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Caroline and Jackie: Film Review

Caroline and Jackie Still - H 2013
"Caroline and Jackie."

The Bottom Line

This sibling psychodrama from Adam Christian Clark bypasses expected pitfalls.

 

Opens:

Friday, May 3 (Phase 4 Films)

Cast:

Marguerite Moreau, Bitsie Tulloch, David Giuntoli, Valerie Azlynn, Jason Gray-Stanford, David Fuit

Director-Screenwriter:

Adam Christian Clark

Sisters with a troubled past struggle to care for each other in Adam Christian Clark's drama.

Shared childhood trauma puts sibling loyalty to the test in Adam Christian Clark's Caroline and Jackie. A slightly extreme scenario hinging on a "you're an anorexic" intervention exposes a wholly believable dynamic between two sisters (Marguerite Moreau and Bitsie Tulloch) who've never agreed about which is taking care of the other. Their relationship will ring true for many viewers, and Clark's intelligent handling of it should elicit good word-of-mouth at arthouses.

Jackie (Tulloch) has prepared a special meal for her sister Caroline's birthday, but Caroline (Moreau) has different plans. She and Jackie's boyfriend Ryan (David Giuntoli) have gathered friends together to say how worried they are about Jackie's anorexia and substance-abuse problems. The encounter goes worse even than one would expect of such an occasion, with the interven-ee stomping out into the night; strangely, the interven-er is a little too comfortable with the outburst, making herself at home in her sister's house and fussily playing hostess for friends as if this were an ordinary party.

FILM REVIEW: Miele

Viewers will suspect from early on that things aren't as straightforward as they appear, and Clark's screenplay addresses those suspicions only to the extent it must to justify its characters' behavior. Much of the truth is conveyed in the two leads' performances, both of them itchy and disagreeable in the manner of someone trying to prevent a too-familiar conflict from bubbling up again.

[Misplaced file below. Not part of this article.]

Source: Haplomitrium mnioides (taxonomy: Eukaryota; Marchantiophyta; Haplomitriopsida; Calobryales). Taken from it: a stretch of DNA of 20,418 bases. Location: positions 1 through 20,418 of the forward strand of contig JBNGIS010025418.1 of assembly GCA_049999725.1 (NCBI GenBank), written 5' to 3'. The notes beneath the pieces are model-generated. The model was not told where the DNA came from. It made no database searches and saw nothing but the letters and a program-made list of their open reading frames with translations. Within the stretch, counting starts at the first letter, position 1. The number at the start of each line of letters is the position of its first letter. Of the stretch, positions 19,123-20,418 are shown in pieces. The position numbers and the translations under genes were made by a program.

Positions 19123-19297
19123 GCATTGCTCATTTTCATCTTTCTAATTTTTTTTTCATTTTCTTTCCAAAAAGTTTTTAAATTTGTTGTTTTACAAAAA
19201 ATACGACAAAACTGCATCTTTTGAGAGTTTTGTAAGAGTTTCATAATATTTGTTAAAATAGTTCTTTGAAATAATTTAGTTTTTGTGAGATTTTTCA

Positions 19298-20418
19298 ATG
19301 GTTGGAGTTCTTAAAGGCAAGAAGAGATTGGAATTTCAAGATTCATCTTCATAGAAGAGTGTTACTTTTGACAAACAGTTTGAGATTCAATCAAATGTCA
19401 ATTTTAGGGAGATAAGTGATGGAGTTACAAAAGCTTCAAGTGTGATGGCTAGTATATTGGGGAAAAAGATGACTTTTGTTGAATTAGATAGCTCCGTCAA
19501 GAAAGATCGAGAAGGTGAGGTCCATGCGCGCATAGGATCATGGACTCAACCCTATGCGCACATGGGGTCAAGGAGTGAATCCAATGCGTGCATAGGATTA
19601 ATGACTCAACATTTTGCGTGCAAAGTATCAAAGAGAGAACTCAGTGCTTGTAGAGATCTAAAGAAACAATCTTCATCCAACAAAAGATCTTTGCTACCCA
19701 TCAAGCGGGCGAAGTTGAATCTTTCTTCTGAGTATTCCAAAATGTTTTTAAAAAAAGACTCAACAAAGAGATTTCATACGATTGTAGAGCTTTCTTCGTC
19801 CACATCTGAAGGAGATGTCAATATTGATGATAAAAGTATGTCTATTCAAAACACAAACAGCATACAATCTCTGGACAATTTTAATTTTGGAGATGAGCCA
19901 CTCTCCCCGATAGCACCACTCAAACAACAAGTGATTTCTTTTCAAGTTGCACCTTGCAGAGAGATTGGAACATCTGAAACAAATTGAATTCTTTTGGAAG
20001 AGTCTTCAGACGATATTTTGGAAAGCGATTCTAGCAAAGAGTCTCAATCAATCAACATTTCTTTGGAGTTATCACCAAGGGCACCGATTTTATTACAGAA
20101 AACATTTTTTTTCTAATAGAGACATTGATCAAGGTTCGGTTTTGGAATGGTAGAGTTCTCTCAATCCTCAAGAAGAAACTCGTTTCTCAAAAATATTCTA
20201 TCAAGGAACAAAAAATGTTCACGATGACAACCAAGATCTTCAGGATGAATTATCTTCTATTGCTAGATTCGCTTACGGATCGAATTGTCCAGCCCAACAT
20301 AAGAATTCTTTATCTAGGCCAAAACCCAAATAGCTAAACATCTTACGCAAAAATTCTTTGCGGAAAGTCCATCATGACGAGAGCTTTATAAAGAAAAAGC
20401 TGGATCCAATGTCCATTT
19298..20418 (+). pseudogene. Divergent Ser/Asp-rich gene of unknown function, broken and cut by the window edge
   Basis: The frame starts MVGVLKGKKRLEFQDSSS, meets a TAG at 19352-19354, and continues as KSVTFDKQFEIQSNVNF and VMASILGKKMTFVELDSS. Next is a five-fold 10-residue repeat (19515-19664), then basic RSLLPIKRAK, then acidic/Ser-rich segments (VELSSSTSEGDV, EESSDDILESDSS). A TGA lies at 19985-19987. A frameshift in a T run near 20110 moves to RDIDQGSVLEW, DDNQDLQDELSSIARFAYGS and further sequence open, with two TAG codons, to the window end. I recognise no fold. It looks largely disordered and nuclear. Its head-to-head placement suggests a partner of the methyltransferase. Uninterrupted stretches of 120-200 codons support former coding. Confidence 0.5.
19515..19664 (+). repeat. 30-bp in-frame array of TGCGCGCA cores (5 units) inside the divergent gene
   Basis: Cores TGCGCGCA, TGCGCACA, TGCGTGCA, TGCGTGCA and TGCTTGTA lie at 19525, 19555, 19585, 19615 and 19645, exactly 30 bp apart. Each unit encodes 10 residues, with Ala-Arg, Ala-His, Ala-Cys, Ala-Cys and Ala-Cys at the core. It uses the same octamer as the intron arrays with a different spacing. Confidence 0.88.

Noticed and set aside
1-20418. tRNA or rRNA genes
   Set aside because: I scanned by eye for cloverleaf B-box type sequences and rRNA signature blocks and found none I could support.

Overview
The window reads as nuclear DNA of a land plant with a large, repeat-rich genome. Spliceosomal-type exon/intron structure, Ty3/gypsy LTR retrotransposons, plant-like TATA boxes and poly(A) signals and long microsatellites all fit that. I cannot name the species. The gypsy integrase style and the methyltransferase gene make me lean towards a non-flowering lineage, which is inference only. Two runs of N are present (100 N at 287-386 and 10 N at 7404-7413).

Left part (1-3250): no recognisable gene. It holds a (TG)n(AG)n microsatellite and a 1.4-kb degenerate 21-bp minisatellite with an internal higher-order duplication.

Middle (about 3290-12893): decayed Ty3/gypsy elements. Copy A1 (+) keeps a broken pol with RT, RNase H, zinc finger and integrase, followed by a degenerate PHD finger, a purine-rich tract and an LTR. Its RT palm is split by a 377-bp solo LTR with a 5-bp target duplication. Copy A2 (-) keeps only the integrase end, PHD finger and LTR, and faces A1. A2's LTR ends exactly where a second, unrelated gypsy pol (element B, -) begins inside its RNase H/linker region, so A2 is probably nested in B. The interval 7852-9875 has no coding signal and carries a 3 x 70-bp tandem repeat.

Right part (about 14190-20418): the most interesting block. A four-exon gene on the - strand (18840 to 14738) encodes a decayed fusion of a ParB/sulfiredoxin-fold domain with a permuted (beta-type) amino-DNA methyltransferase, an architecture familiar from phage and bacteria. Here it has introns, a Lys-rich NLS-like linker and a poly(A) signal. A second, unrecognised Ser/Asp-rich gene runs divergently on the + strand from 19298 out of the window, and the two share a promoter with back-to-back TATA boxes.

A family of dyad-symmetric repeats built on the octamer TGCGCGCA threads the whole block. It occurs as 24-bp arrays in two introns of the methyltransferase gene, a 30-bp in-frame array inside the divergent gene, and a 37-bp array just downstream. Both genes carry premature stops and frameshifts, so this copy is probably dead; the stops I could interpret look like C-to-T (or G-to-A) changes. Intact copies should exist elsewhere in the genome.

Though the screenplay stretches quite a bit by suggesting a complete stranger would be welcome at the intervention (he's the new boyfriend of a close friend played by Valerie Azlynn), the supporting cast responds well to the unsettled environment, conducting themselves with a level-headedness that further isolates the sisters and makes the script's resolution, however surprising it is in the moment, seem inevitable in retrospect. Sensitive lensing by Clark and DP Christian Swegal, together with Lisbeth Scott's introspective piano score, help the film avoid stridency as it goes places that invite overheated confrontation.

Production Company: Blueberry Films

Cast: Marguerite Moreau, Bitsie Tulloch, David Giuntoli, Valerie Azlynn, Jason Gray-Stanford, David Fuit

Director-Screenwriter: Adam Christian Clark

Producer: Adam Hendricks

Executive producer: Ruth Surrey

Director of photography: Christian Swegal

Production designer: Alan Farkas

Music: Lisbeth Scott

Costume designer: Jennifer Giersbrook

Editor: Adam Christian Clark, Lisa Hendricks

No rating, 84 minutes